• Benefits We Can Get From Onions

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  • The Onion, also known as the bulb onion or common onion, is used as a vegetable and is the most widely cultivated species of the genus Allium. But it has many benefits that can give us.

    By Dr. Mercola

    If you’ve been eating an apple a day to keep the doctor away, you would be wise to add an onion a day to that regimen. This humble vegetable is a member of the Allium genus, making it closely related to other superfoods like garlic, leeks, scallions, and chives.

    This means onions are rich in sulfur-containing compounds that give them both their characteristic odor and much of their health-boosting potential.

    As one of the oldest cultivated plants, onions do not disappoint in terms of nutrition. They’re a very good source of vitamins C and B6, iron, folate, and potassium. But it’s their phytochemicals – including the flavonoid quercetin and allyl disulphide – that are most exciting to researchers.

    To date, onions have shown a wealth of beneficial properties; they’re anti-allergic, anti-histaminic, anti-inflammatory, and antioxidant, all rolled into one. And if you take even a quick glance at the available research, you’ll quickly understand why onions deserve to make a very frequent appearance at your dinner table.

    Onions Are Polyphenol Superstars

    Polyphenols are plant compounds recognized for their disease prevention, antioxidant, and anti-aging properties. Onions have a particularly high concentration, with more polyphenols than garlic, leeks, tomatoes, carrots, and red bell peppers.

    In particular, onions are especially rich in polyphenol flavonoids called quercetin. Quercetin is an antioxidant that many believe prevent histamine release—making quercetin-rich foods “natural antihistamines.” As reported by The World’s Healthiest Foods:

    “…on an ounce-for-ounce basis, onions rank in the top 10 of commonly eaten vegetables in their quercetin content. The flavonoid content of onions can vary widely, depending on the exact variety and growing conditions.

    Although the average onion is likely to contain less than 100 milligrams of quercetin per 3-1/2 ounces, some onions do provide this amount. And while 100 milligrams may not sound like a lot, in the United States, moderate vegetable eaters average only twice this amount for all flavonoids (not just quercetin) from all vegetables per day.”

    Quercetin is available in supplement form, but there are a couple of reasons why getting this flavonoid naturally from onions makes more sense:

    • One animal study found that animals received greater protection against oxidative stress when they consumed yellow onion in their diet, as opposed to consuming quercetin extracts.
    • Quercetin is not degraded by low-heat cooking, such as simmering. When preparing a soup with onions, the quercetin will be transferred into the broth of the soup, making onion soup an easy-to-make superfood.

    Three onions on a white background.

    Eating Onions May Lower Your Risk of Cancer

    If you’re interested in using food to lower your risk of cancer, eat onions. People who eat more onions, as well as other allium vegetables, have a lower risk of many types of cancer, including:

    • Prostate and breast
    • Ovarian and endometrial
    • Colorectal and gastric
    • Esophageal and laryngeal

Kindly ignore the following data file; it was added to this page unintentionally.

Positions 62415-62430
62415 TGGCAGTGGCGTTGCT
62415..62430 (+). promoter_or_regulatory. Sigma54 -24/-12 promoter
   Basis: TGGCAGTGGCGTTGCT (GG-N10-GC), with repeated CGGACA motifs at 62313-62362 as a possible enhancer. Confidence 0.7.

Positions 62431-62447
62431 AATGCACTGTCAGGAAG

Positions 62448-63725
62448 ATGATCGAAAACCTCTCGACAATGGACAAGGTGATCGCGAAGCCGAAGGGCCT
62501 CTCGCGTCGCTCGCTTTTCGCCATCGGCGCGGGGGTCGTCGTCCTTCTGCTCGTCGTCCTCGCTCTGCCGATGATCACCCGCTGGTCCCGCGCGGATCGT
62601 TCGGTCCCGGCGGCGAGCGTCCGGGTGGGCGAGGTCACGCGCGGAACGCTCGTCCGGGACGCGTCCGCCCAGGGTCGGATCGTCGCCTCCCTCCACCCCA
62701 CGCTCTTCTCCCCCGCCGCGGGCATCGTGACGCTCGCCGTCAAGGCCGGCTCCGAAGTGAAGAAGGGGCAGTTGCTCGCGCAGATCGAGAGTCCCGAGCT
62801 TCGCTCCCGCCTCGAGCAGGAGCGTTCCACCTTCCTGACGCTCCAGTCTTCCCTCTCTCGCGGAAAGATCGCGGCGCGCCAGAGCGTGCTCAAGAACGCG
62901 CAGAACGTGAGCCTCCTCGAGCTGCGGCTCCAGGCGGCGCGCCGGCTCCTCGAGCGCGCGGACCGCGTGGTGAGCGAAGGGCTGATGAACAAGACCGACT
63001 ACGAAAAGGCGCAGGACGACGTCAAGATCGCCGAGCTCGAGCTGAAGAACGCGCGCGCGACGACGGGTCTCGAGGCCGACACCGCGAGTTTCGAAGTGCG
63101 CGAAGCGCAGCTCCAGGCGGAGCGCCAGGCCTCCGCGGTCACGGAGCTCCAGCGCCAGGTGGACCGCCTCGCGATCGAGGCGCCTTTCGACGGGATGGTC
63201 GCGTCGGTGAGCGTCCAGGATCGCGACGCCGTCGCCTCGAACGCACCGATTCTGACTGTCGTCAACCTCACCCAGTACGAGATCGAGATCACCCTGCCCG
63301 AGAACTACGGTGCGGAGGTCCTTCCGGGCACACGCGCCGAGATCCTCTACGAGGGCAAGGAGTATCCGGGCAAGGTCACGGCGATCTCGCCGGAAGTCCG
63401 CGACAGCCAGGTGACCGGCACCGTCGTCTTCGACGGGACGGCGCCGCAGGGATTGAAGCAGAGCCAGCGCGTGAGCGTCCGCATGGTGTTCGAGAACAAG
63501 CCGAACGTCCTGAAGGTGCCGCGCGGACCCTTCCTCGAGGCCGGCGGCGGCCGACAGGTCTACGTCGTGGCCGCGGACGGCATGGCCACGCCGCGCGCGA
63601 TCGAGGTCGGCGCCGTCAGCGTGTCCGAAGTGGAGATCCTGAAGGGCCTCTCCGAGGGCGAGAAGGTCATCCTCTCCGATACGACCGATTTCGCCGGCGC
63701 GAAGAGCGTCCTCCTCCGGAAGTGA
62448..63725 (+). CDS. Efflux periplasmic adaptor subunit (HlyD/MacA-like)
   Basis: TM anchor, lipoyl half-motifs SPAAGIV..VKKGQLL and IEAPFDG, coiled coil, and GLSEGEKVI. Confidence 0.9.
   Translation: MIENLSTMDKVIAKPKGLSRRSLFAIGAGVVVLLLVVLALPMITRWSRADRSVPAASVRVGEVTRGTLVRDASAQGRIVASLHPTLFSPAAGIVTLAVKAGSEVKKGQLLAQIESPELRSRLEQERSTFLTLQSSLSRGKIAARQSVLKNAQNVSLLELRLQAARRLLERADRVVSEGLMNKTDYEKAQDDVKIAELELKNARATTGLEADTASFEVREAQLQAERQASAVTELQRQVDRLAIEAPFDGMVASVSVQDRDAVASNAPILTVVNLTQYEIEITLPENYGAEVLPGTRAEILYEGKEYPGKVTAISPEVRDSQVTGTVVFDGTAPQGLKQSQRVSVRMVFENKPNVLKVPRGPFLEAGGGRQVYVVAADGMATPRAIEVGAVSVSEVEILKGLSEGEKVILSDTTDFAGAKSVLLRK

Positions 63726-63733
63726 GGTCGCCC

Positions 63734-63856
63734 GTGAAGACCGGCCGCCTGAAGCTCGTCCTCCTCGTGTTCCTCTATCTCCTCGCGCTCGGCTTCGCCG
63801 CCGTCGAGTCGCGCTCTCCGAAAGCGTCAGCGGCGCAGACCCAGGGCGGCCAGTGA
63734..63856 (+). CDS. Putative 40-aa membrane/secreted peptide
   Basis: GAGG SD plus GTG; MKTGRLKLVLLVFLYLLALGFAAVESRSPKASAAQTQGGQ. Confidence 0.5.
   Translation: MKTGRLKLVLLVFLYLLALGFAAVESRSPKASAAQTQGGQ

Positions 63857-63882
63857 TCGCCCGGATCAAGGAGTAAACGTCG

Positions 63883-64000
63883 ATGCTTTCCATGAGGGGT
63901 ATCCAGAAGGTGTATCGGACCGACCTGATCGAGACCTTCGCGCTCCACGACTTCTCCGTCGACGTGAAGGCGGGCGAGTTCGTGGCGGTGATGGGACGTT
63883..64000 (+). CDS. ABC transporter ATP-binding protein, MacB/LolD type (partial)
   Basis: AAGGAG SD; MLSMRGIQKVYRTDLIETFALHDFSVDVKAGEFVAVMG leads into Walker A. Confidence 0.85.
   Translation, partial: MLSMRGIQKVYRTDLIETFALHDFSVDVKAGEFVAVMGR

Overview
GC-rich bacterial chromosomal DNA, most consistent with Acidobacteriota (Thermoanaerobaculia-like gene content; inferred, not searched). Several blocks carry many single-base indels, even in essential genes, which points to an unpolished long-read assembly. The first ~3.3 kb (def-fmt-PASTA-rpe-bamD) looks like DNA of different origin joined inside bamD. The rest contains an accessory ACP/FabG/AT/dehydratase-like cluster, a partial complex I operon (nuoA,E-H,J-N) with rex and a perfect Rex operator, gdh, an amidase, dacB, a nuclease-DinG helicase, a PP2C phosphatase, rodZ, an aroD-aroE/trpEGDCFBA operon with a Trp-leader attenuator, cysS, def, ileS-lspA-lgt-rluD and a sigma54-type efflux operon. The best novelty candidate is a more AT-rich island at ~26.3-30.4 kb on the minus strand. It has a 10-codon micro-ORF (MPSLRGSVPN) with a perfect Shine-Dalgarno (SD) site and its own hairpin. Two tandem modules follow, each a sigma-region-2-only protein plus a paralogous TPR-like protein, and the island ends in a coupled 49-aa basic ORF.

• Renal cell

    Onions contain numerous anti-cancer compounds, including quercetin, which has been shown to decrease cancer tumor initiation as well as inhibit the proliferation of cultured ovarian, breast, and colon cancer cells. As reported by the National Onion Association, onions are considered a dietary anti-carcinogen:

    The inhibitory effects of onion consumption on human carcinoma have been widely researched… In a review on the effects of quercetin… persons in the highest consumption category versus the lowest had a 50% reduced risk of cancers of the stomach and alimentary and respiratory tracts.

    Organosulfur compounds [in onions] such as diallyl disulfide (DDS), S-allylcysteine (SAC), and S-methylcysteine (SMC) have been shown to inhibit colon and renal carcinogenesis… Mechanisms of protection ranged from induced cancer cell apoptosis and gene transcription inhibition to protection against UV-induced immunosuppression.”

    It’s unclear exactly how much onion consumption is necessary for cancer protection, but research shows benefit from even moderate consumption. Even one to seven servings of onions a week may be protective, although some research suggests a daily serving of onion (one-half cup) is best.

    Heart Health: Are Onions Responsible for the French Paradox?

    The so-called “French Paradox” — the low incidence of heart disease among the French, despite their relatively high-calorie diet – has often been credited to the antioxidants in the red wine they often consume.

    But onions, which are very popular in French cuisine, may be another contributing factor to their good health, particularly heart health. The sulfur compounds in onions, for instance, are thought to have anti-clotting properties, as well as, improve blood lipid profiles. The allium and allyl disulphide in onions have also been found to decrease blood vessel stiffness by enhancing nitric oxide release.

    This may reduce blood pressure, inhibit platelet clot formation, and help decrease the risk of coronary artery disease, peripheral vascular diseases, and stroke. The quercetin in onions is also beneficial, offering both antioxidant and anti-inflammatory properties that may boost heart health.

     


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